Looking at your Family

One of the most popular books on emotional health from a Christian perspective is Pete Scazzero’s Emotionally Healthy Spirituality. One chapter in this book is entitled “Going Back In Order To Go Forward: Breaking The Power Of The Past.” Scazzero addresses the reality that we are all born into a certain family of origin, and for some of us that can lead to a decent amount of “emotional baggage” we carry with us throughout our lives.

Consider this quote: “…We may choose to become Christ followers, but in reality we continue to follow, probably unconsciously, the commandments and rules we internalized in our families of origin. The great problem, of course, is when our family’s invisible scripts are contrary to Christ’s. And when the family commandments passed on to us are so deeply embedded in our DNA that we cannot even discern the difference, the result can be tragic.”

I invite you this week to consider what influences have impacted your development. What “family commandments” are you carrying that hinder you from moving forward. For some, these deep influences may not be immediate family, but any significant relationships. What narratives are eclipsing Christ’s narrative of redeeming work in your life? Identifying these “scripts” can be a wonderful first step in breaking free from being defined by familial expectation and moving into more of the life that Christ has for you.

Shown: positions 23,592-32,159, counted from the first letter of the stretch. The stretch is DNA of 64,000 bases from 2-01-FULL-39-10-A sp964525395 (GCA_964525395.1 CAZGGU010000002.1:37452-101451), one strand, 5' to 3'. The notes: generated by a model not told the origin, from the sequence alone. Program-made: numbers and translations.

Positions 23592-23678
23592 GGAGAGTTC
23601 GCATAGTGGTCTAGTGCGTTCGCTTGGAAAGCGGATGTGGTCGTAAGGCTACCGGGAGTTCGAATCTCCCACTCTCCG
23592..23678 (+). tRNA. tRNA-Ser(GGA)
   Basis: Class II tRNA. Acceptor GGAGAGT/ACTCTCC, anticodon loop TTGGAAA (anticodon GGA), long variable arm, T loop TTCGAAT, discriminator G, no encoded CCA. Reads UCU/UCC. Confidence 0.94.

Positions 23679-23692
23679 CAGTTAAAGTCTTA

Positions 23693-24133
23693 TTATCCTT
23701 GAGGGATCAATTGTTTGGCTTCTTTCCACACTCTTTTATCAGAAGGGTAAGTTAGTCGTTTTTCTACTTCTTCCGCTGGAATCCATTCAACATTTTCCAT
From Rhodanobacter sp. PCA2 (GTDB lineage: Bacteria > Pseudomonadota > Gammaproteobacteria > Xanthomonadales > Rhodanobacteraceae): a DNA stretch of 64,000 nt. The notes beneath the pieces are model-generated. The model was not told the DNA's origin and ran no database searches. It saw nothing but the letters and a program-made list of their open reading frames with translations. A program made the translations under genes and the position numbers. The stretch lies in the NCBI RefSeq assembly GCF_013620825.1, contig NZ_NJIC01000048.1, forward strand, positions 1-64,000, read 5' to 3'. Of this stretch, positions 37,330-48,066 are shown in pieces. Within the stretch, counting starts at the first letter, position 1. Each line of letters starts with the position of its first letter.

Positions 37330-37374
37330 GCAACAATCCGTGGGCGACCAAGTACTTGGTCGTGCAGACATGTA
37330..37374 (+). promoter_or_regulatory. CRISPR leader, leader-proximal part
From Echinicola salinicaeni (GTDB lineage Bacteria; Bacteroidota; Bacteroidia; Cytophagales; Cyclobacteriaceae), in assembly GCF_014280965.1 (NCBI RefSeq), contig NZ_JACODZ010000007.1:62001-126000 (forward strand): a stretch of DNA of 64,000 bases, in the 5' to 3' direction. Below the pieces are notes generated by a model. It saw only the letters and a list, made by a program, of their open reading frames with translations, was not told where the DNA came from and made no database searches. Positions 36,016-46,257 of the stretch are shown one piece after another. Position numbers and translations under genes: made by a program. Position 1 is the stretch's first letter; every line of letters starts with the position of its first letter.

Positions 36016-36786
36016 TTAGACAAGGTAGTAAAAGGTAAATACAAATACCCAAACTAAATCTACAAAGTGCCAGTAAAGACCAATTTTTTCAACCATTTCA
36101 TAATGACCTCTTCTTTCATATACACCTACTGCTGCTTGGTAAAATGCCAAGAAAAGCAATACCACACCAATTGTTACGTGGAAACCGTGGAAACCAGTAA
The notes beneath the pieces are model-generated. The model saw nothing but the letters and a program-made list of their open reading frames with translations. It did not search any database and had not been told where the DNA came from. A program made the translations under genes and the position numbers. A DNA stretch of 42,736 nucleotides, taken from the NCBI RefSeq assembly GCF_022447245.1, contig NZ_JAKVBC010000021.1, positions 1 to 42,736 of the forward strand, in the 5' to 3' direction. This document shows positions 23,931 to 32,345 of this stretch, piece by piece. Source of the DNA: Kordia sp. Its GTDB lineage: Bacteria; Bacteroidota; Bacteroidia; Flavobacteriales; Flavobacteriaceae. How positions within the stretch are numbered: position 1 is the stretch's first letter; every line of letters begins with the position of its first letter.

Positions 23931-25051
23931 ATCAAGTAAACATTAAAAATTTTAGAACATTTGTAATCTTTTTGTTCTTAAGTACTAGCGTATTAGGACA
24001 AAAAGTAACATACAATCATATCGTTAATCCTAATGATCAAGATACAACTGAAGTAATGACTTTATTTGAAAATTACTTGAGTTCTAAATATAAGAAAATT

It is worth noting that some people have a particularly messy past with regard to their family of origin. If so, it’s helpful to remember last week’s lesson that we are made for community. Healing may be found by discussing these hard topics with a friend, or even a counselor. It’s in the context of Christian community that we can truly break free from any false expectation or narrative in our lives. These trusted confidants can help us see our blind spots and help us walk more authentically with Jesus than if we tried to do it on our own.

David McDurham

David McDurham

David is the Minister of Communications at First Baptist Arlington. He is married to Amy and they have one daughter, Ella. David has worked at First Baptist since 1995.

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